A special issue “Remote Sensing-assisted inventory of forest attributes” edited by Dr. Hooman Latifi (University of Würzburg) and Prof. Dr. Barbara Koch (University of Freiburg) was recently announced by the journal Photogrammetrie-Fernerkundung-Geoinformation (PFG). The PFG is the official international journal of the German Society for Photogrammetry, Remote Sensing and Geoinformation (Impact Factor: 0.55). This special issue aims at covering the state-of-the-art research in forest inventory by using multi-source remote sensing data and methods. The results of ongoing research work published by this issue can possibly support the practitioners and decision makers towards an advanced and extended use of remote sensing in design and implementation of forest inventories on various scales. To this aim, both fundamental and practice-oriented research works are welcome that accommodate one of the following scopes:
- Remote sensing for National Forest Inventories (NFI): possibilities and challenges
- Data assimilation, fusion and integration from multiple remote sensing platforms
- Statistical issues: Bias/Variance trade-off, model setup, distributional properties and dimension reduction techniques
- Multitemporal mapping and monitoring of forest disturbances caused by biotic and abiotic agents
- New spectral, textural and structural indices to support forest inventory
- Species-specific information for forest inventory: data- , tree type- and process-driven influential factors
- Integration of forest phenology in remote sensing-assisted forest inventory
- Remote sensing o forest successional stages
- Modeling forest structural attributes which metrics to derive? Which data to use? Which performance to achieve?
- Forest as a bioenergy pool: How well we are at deriving forest biomass by remote sensing?
- Global models for estimation of Gross Primary Production (GPP) and carbon binding
In addition to original research articles, well-funded review articles are also welcome.
The intended full manuscripts should be sent via email to email@example.com. Manuscripts will undergo a standard review process, and the accepted manuscripts will be published at once in the issue 3/2017 of the PFG.
The official announcement can be retrieved here.
Our EGU session “Mapping, Monitoring & Modelling of Vegetation Characteristics using Earth Observation” got accepted and is now online.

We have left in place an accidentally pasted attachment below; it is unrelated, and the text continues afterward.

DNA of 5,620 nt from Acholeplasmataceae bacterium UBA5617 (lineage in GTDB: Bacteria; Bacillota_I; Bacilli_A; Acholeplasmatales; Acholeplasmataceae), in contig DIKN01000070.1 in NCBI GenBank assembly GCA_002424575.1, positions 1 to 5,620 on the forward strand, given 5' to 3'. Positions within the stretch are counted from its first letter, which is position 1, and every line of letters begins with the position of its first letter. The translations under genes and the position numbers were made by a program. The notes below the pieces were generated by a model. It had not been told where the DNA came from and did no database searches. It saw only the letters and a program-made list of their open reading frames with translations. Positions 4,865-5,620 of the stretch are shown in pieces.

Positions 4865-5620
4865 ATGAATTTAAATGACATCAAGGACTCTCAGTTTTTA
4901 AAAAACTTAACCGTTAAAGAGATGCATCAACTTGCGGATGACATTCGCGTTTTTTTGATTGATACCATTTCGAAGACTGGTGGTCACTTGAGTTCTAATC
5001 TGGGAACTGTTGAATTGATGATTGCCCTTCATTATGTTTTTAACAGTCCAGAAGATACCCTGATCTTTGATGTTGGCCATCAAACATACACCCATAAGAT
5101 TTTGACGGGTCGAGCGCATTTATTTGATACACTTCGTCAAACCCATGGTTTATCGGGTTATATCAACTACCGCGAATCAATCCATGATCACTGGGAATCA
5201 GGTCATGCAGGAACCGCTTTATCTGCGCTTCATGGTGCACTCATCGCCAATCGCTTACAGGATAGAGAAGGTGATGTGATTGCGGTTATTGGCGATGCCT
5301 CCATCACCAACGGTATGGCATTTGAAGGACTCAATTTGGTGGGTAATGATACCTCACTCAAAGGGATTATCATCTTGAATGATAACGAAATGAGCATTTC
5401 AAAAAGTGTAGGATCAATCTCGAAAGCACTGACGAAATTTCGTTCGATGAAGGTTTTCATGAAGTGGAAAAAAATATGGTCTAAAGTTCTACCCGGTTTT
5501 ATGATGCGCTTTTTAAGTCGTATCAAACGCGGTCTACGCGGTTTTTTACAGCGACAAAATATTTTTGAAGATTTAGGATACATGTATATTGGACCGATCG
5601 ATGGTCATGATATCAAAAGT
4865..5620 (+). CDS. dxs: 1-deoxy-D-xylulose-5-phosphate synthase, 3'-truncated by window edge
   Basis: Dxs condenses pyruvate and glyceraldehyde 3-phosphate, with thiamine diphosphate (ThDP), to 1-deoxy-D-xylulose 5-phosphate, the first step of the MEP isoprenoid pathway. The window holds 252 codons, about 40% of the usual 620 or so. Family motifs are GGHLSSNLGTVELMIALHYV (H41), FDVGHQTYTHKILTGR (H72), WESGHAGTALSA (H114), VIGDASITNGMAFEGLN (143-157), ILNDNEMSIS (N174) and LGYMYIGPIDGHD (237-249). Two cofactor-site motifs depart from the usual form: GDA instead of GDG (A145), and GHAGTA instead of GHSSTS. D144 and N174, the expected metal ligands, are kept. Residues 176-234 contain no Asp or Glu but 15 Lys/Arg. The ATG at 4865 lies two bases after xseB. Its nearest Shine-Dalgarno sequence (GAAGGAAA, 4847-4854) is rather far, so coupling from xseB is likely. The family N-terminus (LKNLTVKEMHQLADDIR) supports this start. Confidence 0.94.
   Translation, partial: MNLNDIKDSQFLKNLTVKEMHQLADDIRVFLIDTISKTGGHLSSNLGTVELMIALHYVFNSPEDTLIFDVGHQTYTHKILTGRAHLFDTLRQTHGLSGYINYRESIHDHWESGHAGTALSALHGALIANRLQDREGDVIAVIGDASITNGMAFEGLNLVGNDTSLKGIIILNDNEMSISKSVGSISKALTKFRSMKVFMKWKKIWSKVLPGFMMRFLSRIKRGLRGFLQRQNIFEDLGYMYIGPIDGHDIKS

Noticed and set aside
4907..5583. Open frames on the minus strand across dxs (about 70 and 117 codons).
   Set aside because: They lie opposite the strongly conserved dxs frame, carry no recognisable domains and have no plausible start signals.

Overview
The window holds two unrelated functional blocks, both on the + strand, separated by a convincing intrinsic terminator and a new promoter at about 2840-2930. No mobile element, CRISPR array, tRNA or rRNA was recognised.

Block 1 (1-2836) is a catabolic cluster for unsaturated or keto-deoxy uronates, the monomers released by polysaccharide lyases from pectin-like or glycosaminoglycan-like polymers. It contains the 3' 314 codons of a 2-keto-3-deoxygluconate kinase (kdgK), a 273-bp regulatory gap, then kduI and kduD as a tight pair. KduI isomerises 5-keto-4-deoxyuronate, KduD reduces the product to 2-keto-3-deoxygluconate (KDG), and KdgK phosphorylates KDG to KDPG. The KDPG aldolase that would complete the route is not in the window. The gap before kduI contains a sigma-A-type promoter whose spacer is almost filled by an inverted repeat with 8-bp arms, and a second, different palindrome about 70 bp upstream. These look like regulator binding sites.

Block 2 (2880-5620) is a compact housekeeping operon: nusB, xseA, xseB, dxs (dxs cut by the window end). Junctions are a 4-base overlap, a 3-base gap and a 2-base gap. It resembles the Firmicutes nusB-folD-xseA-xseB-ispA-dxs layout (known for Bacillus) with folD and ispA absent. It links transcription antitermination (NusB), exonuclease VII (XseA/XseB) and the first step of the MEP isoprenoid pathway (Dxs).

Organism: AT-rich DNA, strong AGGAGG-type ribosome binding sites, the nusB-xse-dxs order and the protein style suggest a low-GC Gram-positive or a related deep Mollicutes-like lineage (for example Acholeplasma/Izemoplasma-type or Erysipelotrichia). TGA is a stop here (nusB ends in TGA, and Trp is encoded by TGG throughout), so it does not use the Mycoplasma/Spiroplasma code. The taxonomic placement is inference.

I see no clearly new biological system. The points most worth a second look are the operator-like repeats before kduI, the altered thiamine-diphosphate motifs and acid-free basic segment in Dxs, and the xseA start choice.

The EGU, the General Assembly of the European Geosciences Union, is held at the Austria Center Vienna (ACV) in Vienna, Austria, from 17–22 April 2016.
Remote sensing, be it in the form of satellite imagery or aerial photography from manned aircrafts or UAVs, has proven its potential as a unique tool for retrieving vegetation properties at the local, the regional and global scales. Over the last decades, a substantial amount of work has been allocated to the retrieval of vegetation characteristics, e.g. mapping of the extent of vegetation cover, monitoring of vegetation condition using the NDVI or other indices, monitoring forest cover trends, monitoring the expansion of bushes in the expense of palatable grasses in the drylands, woody structure modelling and mapping using Synthetic Aperture Radar data, extracting structural vegetation components from LiDAR for biomass estimation, combining hyperspectral and LiDAR data for upscaling vegetation structural information, to mention but a few. Numerous satellite missions are currently being used to quantify such characteristics in a wide range of temporal and spatial resolutions; new missions with improved capacities are constantly becoming available or planned for the near future in an ever-increasing rate. However, the use of remote sensing for mapping, monitoring or modelling vegetation characteristics is clearly not problem-free: quite the contrary. Within this context, we welcome studies that present novel approaches of mapping, monitoring and modelling vegetation characteristics. We endeavour this session to provide the platform for the analysis of the benefits as well as the pitfalls of using aerial photography, UAVs, LiDAR, Radar, hyperspectral or multi-spectral satellite data in this field.
Compton J. Tucker by NASA will be the keynote speaker.
chairs: Elias Symeonakis, Hanna Meyer, Thomas Higginbottom, Martin Wegmann
more details here:
A large diversity of remote sensing training for ecology and conservation exists and such trainings are increasingly offered. All remote sensing trainings have different approaches, use different data sets and have different audience. However, their results, lesson-learnt and approaches are rarely reported. Therefore there is a need to review and discuss the past and future of spatial training in ecology and conservation. In this special issue a forum for a wide range of articles is offered such as reviews, policy forum and interdisciplinary perspectives on remote sensing training for ecological and conservation research and authors are encouraged to submit manuscripts of past activities or perspectives on needed developments.
more details at: http://remote-sensing-biodiversity.org/special-issue-on-rs-training-in-ecology-and-conservation/